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Cook County going to pot
COUNTY BOARD | Users may get just a ticket in some areas

Wednesday, July 22, 2009
Chicago Sun-Times
by Lisa Donovan

If you’re busted carrying a small amount of marijuana in portions of Cook County patrolled by the sheriff’s police, you may get off with just a ticket.

In a move that caught the sheriff’s office off guard, the county board on Tuesday voted to decriminalize possession of less than 10 grams of pot in unincorporated areas of Cook County. Those are the parts of the county not claimed by Chicago or its suburbs.

The measure, which needs to be approved by Board President Todd Stroger to take effect, gives sheriff’s police and sheriff’s deputies patrolling the unincorporated areas the latitude to arrest a suspect on a misdemeanor charge or, under the new ordinance, hit them with a $200 ticket if they’re carrying 10 grams or less.

Leading the charge was Cmsr. Earlean Collins, a Democrat who admitted her grandson was busted for carrying a small amount of marijuana. She said arrests like that clog the jails.

“They got my grandson...he had a half of joint in the car,” Collins said. “They stopped him. They took him to the police station. They impounded his car and let him out the next morning. Why do that?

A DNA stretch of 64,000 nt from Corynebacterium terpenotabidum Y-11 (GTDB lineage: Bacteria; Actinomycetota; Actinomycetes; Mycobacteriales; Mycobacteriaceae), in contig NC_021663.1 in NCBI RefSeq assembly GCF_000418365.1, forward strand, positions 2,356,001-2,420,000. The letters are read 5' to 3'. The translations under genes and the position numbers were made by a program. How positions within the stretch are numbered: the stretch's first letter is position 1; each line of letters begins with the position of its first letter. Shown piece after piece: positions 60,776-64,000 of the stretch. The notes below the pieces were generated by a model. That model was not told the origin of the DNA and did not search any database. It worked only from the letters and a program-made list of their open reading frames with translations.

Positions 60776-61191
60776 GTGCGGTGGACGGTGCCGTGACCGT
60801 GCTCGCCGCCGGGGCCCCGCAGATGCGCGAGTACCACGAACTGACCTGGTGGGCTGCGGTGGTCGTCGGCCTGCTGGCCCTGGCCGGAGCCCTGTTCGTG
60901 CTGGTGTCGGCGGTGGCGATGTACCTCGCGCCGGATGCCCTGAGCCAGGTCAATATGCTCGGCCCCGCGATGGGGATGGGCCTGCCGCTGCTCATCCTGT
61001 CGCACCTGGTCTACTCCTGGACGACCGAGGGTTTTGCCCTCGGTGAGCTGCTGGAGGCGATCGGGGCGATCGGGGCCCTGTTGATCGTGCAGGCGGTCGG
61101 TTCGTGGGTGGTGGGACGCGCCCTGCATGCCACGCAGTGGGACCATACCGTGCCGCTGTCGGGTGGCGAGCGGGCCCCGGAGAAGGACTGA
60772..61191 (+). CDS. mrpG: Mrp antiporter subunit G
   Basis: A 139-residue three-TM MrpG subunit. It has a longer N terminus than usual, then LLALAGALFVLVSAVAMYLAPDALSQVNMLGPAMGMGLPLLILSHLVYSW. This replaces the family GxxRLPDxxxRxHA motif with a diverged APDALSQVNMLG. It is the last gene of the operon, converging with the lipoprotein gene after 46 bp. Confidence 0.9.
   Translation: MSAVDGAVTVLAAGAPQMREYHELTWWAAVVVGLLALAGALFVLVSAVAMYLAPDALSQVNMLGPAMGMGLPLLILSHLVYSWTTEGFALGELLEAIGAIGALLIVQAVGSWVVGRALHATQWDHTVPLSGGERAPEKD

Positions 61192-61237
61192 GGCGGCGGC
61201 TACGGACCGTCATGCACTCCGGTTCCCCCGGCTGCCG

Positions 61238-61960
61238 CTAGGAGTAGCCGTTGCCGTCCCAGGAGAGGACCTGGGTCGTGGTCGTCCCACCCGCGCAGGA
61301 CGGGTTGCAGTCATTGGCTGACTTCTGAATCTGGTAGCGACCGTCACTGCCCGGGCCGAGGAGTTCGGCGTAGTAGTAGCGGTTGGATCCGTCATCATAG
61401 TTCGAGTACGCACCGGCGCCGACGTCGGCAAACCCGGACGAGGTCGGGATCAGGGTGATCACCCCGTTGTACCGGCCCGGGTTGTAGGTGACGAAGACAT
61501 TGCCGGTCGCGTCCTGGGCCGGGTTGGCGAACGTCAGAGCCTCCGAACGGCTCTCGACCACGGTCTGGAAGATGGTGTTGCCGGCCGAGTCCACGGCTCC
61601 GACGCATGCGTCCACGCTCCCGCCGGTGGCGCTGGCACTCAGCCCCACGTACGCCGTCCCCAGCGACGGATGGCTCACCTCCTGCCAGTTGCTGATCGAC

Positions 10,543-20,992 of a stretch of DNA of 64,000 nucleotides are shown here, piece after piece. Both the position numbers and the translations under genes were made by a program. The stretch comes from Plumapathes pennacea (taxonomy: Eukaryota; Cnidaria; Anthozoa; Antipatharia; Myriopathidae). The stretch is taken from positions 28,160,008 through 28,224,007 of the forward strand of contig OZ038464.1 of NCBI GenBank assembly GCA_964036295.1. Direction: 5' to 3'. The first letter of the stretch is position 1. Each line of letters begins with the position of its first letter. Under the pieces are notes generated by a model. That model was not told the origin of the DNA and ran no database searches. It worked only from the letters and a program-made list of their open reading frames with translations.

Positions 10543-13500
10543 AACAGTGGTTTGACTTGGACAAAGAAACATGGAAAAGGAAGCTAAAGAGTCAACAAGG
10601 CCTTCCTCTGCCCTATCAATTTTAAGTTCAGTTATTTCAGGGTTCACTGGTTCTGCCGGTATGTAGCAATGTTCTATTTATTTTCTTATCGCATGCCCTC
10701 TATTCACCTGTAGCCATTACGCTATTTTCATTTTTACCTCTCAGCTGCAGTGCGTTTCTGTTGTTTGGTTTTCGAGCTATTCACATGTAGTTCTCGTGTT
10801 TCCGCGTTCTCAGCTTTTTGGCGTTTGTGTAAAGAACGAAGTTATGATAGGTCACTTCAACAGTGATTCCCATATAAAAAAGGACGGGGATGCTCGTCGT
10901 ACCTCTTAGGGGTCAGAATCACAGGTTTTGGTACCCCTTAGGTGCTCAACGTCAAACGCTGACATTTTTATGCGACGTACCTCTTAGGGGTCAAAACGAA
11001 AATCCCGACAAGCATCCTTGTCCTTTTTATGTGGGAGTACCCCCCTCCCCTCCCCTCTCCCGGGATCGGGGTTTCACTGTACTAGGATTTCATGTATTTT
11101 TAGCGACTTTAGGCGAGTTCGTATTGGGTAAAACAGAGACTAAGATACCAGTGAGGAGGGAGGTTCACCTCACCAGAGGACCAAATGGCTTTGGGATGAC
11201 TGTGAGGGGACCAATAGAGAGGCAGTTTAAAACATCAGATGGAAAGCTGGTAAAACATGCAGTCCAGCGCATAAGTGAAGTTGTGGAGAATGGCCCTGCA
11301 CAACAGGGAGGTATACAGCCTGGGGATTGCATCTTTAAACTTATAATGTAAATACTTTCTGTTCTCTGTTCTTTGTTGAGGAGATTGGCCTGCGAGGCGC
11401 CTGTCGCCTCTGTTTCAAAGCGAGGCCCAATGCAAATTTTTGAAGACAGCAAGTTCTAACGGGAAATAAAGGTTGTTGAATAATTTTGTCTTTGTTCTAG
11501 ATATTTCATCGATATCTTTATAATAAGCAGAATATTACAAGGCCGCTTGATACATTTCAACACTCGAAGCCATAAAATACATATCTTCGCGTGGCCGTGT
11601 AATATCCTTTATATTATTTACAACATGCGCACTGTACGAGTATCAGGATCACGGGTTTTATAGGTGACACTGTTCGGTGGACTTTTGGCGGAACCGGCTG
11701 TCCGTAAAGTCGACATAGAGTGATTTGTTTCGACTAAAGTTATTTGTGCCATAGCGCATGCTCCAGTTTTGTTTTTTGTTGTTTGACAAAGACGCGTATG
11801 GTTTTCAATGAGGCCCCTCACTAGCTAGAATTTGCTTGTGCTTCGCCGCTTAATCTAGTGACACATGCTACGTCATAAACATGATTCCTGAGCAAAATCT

“A lot of kids make a mistake, have a little marijuana, and they can avoid going to jail or court.”

A spokesman for Sheriff Tom Dart, whose deputies and officers would administer the law, said the sheriff’s office was caught off guard by the timing of the vote.

Spokesman Steve Patterson said the sheriff was expecting a series of public hearings before a vote.

Instead, the vote was taken on the same day the county board voted to scale back last year’s controversial sales tax hike.

“We’d like there to be some discussion on it before it takes effect,” Patterson said.

If Stroger signs the ordinance, it would take effect in 60 days. Stroger said he wasn’t sure if he’ll sign or veto it.

“I don’t know,” Stroger told CBS2. “I wasn’t paying enough attention to it. I’ll find out about it later. I can’t comment on it.”

The ticket option also means a bust won’t result in a criminal record. It was unclear, however, what might happen to repeat offenders.

Collins said an administrative procedure would be available to those who want to fight a ticket.

Commissioner Gregg Goslin, a Republican who voted against the measure, said any laws to decriminalize pot should be done by the state.

“You can’t have a patchwork quilt of law in every county. That law should be voted on at the state level,” Goslin said.

“It gives too much discretion to police officers. It’s either against the law or it’s not. You need to have one standard.

“I think it was as the wrong thing to do.”

Nearly five years ago, Mayor Daley embraced a police sergeant’s proposal to ticket people for small amounts of marijuana — from $250 for 10 grams of pot to $1,000 for 20 to 30 grams — but the plan never got off the ground.

“It’s decriminalized now,” Daley said at the time. “They throw all the cases out. It doesn’t mean anything. You just show up to court. Another case goes out. That's all it is. There's nothing there. They don’t even show up — the offenders. It doesn’t mean anything.”

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